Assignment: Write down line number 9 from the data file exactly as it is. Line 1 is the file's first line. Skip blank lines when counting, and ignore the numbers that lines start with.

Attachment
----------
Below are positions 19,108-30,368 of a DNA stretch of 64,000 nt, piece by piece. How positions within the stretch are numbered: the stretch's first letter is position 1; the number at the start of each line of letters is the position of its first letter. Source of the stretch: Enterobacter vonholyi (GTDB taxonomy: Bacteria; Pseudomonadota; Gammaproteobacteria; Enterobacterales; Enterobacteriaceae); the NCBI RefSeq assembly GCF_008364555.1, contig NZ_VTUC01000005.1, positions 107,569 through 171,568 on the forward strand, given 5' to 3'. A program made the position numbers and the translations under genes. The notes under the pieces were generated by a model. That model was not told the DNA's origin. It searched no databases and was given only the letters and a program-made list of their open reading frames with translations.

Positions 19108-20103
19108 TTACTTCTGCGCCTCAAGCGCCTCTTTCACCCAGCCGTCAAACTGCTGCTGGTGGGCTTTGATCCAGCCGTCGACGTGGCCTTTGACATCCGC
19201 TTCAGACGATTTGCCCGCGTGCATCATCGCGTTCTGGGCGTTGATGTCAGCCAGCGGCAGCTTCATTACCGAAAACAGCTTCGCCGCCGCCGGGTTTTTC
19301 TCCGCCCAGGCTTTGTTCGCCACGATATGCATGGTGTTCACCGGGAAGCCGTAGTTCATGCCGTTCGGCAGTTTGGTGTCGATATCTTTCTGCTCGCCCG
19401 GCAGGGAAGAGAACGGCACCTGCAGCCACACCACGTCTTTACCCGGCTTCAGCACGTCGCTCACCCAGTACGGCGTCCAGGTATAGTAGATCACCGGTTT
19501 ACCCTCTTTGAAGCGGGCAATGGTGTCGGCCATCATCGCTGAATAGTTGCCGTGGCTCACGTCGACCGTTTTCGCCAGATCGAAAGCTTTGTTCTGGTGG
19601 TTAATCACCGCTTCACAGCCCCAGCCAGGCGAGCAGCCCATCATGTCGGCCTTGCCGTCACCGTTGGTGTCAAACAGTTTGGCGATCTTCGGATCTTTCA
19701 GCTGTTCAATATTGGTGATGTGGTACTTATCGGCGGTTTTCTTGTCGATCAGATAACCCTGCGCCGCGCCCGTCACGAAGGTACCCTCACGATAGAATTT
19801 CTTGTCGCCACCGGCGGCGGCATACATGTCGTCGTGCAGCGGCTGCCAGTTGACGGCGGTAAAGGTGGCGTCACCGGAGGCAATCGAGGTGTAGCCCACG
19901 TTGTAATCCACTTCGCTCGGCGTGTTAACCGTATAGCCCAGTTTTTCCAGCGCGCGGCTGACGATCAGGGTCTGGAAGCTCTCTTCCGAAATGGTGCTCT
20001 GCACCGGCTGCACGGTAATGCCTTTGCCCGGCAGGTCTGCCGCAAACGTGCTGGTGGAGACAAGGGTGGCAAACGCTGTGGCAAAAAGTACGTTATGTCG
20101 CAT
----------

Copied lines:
19701 GCTGTTCAATATTGGTGATGTGGTACTTATCGGCGGTTTTCTTGTCGATCAGATAACCCTGCGCCGCGCCCGTCACGAAGGTACCCTCACGATAGAATTT